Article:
Over the past decade, the number of new home purchase mortgages dramatically decreased. According to Home Mortgage Disclosure Act (HMDA) data, 4.9 million purchase mortgages were originated in 2001, rising to 6.0 million in 2005, then dropping to 2.7 million in 2012 (the latest available data, dark blue line below). The drop constitutes a 44 percent decline from 2001 and a 55 percent decline from 2005’s peak volume. Excluding rental properties, purchase loans declined by an even greater 47 percent.
What’s behind the mortgage volume drop?
A deeper dive into the numbers explains the decrease (and speaks to the urgency of expanding the credit box). New and existing home sales dropped over the last 11 years, meaning there are fewer purchases that could potentially be financed by a mortgage. Sales volume rose from 6.3 million units to 8.4 million units between 2001 and 2005, then took a steep fall to 5.0 million units by 2012. But this 20 percent decrease accounts for less than half of 2001-2012’s new purchase mortgage decline.
An increase in all-cash purchases, a sign of investor activity in the housing market, explains the bulk of the decrease in purchase mortgages. CoreLogic numbers indicate that from 2001 to 2007, the share of cash sales crept from 18 percent up to 23 percent, before soaring to 39 percent in 2012 (see figure below). This increase coincides nearly exactly with the decrease in purchase mortgages. Thus, the drop in first-lien mortgage purchases is reflective of the concurrent decline in home sales and increase in the cash-only share.
What demographic and economic factors are at play?
In 2001-2005, rapidly increasing home prices (See February’s At A Glance, page 17) spurred new home construction and enabled homeowners to “trade up”, while affordability products such as interest-only and neg-am loans enabled some riskier borrowers to purchase first homes. Then, during the recession, high unemployment and house price depreciation contributed to a decrease in household formation and lower homeowner mobility—down from 7.5 percent per year in 2005 to 5 percent in 2012—as borrowers with little or negative equity were locked into their homes, and few found jobs that require them to relocate.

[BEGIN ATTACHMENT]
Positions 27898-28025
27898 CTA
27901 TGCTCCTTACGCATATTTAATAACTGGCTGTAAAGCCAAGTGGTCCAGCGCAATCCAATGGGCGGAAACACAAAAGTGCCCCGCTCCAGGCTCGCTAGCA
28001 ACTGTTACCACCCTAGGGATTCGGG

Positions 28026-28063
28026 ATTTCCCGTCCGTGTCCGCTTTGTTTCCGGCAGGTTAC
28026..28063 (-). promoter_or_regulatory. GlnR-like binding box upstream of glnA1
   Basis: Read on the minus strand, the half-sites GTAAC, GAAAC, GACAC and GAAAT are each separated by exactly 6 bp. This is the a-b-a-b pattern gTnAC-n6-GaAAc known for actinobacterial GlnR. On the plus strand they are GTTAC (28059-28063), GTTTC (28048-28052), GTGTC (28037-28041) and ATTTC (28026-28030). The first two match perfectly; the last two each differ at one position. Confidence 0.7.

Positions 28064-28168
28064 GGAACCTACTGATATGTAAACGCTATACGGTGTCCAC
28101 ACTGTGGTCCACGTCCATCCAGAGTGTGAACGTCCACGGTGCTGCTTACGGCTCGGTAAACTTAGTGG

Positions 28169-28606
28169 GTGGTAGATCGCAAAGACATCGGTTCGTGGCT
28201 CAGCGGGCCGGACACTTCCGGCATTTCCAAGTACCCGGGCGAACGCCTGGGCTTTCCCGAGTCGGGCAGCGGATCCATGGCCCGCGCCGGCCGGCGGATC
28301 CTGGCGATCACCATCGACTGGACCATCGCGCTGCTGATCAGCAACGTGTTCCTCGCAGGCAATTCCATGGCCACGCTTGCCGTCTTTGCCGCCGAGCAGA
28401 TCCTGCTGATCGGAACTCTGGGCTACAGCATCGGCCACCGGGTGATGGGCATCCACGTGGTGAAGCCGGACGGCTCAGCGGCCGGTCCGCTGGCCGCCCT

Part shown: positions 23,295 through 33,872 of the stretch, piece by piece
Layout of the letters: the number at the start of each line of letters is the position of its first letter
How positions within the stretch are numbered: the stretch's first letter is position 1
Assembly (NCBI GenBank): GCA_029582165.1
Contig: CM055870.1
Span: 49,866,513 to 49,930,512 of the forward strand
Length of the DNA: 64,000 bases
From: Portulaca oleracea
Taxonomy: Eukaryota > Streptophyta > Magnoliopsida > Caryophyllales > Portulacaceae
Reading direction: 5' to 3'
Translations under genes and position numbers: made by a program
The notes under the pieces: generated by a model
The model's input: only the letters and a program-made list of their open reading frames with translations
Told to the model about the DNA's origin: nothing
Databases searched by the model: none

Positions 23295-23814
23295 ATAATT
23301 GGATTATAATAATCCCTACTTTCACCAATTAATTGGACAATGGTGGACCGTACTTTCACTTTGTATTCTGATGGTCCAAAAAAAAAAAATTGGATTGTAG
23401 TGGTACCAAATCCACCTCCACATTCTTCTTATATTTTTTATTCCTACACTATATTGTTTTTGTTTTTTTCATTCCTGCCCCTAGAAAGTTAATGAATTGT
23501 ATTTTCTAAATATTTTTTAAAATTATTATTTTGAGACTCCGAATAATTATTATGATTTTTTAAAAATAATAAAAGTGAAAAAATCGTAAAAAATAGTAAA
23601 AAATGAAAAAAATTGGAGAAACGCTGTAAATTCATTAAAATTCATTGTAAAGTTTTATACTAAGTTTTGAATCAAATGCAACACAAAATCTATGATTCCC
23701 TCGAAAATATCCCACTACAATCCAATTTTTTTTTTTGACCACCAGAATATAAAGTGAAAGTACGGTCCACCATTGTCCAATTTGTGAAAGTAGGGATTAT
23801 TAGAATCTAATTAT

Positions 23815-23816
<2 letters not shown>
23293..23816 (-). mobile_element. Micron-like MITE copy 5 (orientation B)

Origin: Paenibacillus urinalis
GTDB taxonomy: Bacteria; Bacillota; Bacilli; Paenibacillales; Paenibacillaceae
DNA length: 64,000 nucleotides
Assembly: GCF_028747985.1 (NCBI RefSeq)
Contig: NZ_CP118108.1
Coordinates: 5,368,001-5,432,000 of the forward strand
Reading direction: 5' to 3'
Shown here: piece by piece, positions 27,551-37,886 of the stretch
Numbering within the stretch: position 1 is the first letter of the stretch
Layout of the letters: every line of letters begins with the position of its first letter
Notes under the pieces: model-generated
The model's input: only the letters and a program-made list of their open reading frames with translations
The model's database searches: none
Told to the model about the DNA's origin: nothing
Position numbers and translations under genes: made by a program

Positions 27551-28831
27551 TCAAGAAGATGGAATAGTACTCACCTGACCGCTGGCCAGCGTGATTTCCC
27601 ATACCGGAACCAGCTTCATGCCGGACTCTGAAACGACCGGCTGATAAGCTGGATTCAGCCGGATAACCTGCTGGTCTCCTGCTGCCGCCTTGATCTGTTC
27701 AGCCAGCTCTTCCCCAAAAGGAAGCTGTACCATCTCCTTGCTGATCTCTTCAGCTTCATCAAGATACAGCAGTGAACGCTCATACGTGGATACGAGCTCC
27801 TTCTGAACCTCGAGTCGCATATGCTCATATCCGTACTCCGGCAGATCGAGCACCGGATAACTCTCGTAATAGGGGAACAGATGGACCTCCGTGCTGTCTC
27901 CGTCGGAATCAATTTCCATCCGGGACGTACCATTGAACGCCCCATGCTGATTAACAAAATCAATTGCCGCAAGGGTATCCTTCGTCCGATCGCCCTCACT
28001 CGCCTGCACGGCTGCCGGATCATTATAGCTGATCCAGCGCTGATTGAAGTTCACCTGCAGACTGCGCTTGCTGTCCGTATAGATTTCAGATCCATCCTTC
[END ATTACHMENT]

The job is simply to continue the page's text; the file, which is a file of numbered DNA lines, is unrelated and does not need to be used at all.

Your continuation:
Limited credit availability has further compounded the reduction in purchase mortgages. The rise in the cash share reflects a 3 to 5 year credit lock-out for borrowers after experiencing a foreclosure or short sale, and the difficulty for renters and newly formed households to obtain a mortgage. First time homebuyers, many of whom have limited or strained credit histories, now make up only 26 percent of current homeowners, the lowest on record since the series began in 2008. As the figure below depicts, in 2012, low FICO lending was just a fraction of its 2001 market share—dropping from more than 27 percent of new purchases secured with a sub-650 FICO score to less than 7 percent. And because the lack of credit deters current owners from trading up and keeps first-time home-buyers out of the market, many of the 7 million foreclosed homes have fallen into the hands of investors paying cash. If credit were readily accessible, more of these homes would be owner-occupied at an opportune time for these households to build wealth.
Will purchase mortgages bounce back anytime soon?
Though HMDA data, the most accurate count of mortgages, only exists through 2012, we believe that 2013 will show a small increase in purchase mortgages. Home sales rose from 5.0 million units to 5.5 million units in 2012 and the cash share dropped from 39.5 to 38 percent, reflecting the continuing recovery and lower investor interest as house prices have gained. But will these shifts translate into more first-time homeowners and housing demand? Only if credit-worthy borrowers can actually get loans.